The Sacred Valley.

Next stop are the ruins at Pisac. I will preface this first by stating that the Sacred Valley, through which you must travel to reach all these sites, is an idyllic and imposing place, buffeted by the Andes Mountains on both sides.
More than once the words paradise and shangri-la cross my mind. The citadel at Pisac sits high upon a hill (these Incas never built low) and controlled a route which connected the Inca Empire with the eastern jungles. It features all types of architecture—agricultural, hydraulic, military, residential, and religious.
The terraces at Pisac.
The ubiquitous terraces are everywhere as well as an interesting cemetery on the side of a mountain. Bodies were lowered by rope to be placed inside caves.



My husband at Ollantaytambo.

Ollantaytambo is another important Inca site. Located at the confluence of two rivers (the Patakancha and the Urubamba), it was the location of a royal estate for the Inca Emperor Pachacuti. It is one of the finest archaeological complexes in Peru, containing religious, astronomical, administrative and urban areas. It’s here that we take the Inca Rail to the town of Aguas Calientes, the launching point for entry to Macchu Picchu. (Unless you’re hiking the Inca Trail—anywhere from a 2 to 5 day trek that begins outside Cusco. The Trail leads directly into Macchu Picchu.)
The stonework at Ollantaytambo.


Macchu Picchu.



The next day we awake at 4am. Hotels begin serving breakfast at 4:30am. By 5:15am we walk to the bus station and already there are at least 500 people from all over the world in line. The buses drive much too fast on a switchback road to the entrance of Macchu Picchu but we arrive in one piece. 
Hyuana Picchu.
The first order of business is to climb Huanya Picchu, so we must hurry to the control station on the other side of Macchu Picchu. Only 400 people are allowed to climb this peak each day, famously visible in most Macchu Picchu photographs. The guidebook states that Huanya Picchu is a short, steep hike. That doesn’t even begin to describe it. It’s straight up the mountain. My vertigo presses in and I do my best to keep it at bay; I really don’t want to ruin this.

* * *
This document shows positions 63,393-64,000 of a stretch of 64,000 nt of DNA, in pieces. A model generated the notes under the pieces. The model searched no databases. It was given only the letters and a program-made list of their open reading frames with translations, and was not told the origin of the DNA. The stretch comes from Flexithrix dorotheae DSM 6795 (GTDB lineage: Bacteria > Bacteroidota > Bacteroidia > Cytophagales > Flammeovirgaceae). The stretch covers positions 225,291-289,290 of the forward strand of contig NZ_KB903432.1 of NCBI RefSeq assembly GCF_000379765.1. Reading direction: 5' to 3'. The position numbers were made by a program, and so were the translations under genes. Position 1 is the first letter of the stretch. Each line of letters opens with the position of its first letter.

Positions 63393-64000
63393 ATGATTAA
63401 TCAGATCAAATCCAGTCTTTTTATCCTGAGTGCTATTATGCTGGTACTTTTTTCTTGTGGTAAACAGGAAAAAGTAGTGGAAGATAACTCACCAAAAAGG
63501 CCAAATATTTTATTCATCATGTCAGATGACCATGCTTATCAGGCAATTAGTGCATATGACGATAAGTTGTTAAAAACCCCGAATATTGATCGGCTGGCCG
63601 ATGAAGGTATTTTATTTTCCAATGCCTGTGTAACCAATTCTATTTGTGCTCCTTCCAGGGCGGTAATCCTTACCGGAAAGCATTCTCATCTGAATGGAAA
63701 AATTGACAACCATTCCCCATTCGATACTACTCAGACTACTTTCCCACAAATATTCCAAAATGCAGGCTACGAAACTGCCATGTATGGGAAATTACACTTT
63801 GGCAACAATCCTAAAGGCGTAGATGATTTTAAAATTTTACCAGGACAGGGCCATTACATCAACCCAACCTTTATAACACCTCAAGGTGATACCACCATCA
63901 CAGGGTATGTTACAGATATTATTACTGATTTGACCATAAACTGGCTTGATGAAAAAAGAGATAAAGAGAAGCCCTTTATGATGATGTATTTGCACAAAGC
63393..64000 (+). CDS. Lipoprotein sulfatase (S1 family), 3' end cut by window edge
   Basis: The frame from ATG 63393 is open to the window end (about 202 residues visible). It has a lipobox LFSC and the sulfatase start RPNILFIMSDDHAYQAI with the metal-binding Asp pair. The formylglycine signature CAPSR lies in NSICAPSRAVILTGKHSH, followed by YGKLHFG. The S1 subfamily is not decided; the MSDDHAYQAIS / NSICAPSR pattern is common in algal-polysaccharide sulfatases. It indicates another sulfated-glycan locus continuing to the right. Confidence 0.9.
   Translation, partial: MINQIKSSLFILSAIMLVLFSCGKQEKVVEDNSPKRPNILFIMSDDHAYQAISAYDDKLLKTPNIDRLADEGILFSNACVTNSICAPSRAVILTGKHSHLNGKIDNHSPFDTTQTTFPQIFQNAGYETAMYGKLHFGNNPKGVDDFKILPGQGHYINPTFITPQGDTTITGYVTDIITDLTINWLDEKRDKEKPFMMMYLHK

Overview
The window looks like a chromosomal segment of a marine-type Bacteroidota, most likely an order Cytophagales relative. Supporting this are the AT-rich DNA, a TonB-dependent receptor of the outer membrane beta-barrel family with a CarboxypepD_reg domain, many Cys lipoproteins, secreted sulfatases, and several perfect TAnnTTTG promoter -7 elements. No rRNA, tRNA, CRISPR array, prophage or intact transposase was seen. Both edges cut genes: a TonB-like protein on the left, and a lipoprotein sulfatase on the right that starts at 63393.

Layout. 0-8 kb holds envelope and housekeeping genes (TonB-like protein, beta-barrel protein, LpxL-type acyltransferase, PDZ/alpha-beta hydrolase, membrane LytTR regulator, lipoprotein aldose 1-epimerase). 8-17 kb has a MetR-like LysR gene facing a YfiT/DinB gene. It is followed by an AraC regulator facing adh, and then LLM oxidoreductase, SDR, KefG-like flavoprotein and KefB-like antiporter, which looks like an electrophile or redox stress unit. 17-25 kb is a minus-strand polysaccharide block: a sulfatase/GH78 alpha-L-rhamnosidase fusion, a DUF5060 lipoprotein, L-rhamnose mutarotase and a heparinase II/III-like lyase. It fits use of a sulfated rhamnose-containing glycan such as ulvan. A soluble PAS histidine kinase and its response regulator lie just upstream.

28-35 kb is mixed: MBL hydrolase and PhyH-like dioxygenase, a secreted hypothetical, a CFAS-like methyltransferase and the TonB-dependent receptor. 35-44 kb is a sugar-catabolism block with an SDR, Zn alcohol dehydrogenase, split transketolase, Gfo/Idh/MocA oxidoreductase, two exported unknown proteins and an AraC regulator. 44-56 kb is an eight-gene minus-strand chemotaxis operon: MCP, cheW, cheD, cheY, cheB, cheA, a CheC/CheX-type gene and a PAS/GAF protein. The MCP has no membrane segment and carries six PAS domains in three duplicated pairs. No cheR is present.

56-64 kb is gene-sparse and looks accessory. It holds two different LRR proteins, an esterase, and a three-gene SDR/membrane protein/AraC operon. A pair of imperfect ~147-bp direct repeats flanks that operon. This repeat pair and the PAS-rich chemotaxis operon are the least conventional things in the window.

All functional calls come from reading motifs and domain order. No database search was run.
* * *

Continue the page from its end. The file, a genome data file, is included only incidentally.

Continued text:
From atop Hyuana Picchu. Macchu Picchu is in the
background.
The reward is a breathtaking view of Macchu Picchu from atop Huanya Picchu. Also breathtaking are the surrounding peaks, the clouds rising and falling, the silver line of the river far below, and the lush foliage, courtesy of the just-ended rainy season. Walls and foundations sit atop Huanya Picchu. The Incas love of construction in high places brought them closer to their gods, notably the Sun God Inti.

Climbing Hyuana Picchu.



Macchu Picchu.

The remainder of the day we spend exploring Macchu Picchu itself. It’s a most magical place—simple, elegant, and pristine. The current theory for its existence is that it was simply a winter getaway for Inca royalty. The Spanish never ransacked it because the Incas quickly abandoned it, moving up the valley to another location. Macchu Picchu was discovered in 1911 by Yale historian Hiram Bingham, although the locals had long known about it. In fact, it was a local boy that led Bingham to the area. We wander around, follow our tour guide for a while, enjoy the local llamas grazing, and absorb the wonderful energy present.
The llamas of Macchu Picchu.


It’s here that our guide describes a technique used to cut the impossibly large pieces of stone. Several holes are bored into the rock and a piece of wood inserted. Water is added to the wood, thereby causing it to expand. Because there is quartz in the rock, it breaks along a plane. Polishing tools are used. My husband inspects some of the exposed pieces, finding notches that allowed two rocks to be locked together. The shape suggests that the builders used a margin of error in their measurements; the rocks didn’t have to match exactly. (Both my husband and I have backgrounds in engineering; all this means is that we’re curious about how things work.) Of course the polishing and rounding of the edges would have required proper tools, skills, and endless labor, but there was no doubt in my mind the Incas could have accomplished this. The alien theory simply doesn’t hold up under the most basic scrutiny. An open mind shouldn’t be an unhinged floodgate. But I’ll still enjoy my show and the fantastical extraterrestrial theories. I’m a fiction writer after all.

When it’s finally time to leave I’m reluctant. Macchu Picchu is special; you can’t help but feel it. For the first time, in crossing a destination from my bucket list, I add it again. This is a place to visit more than once.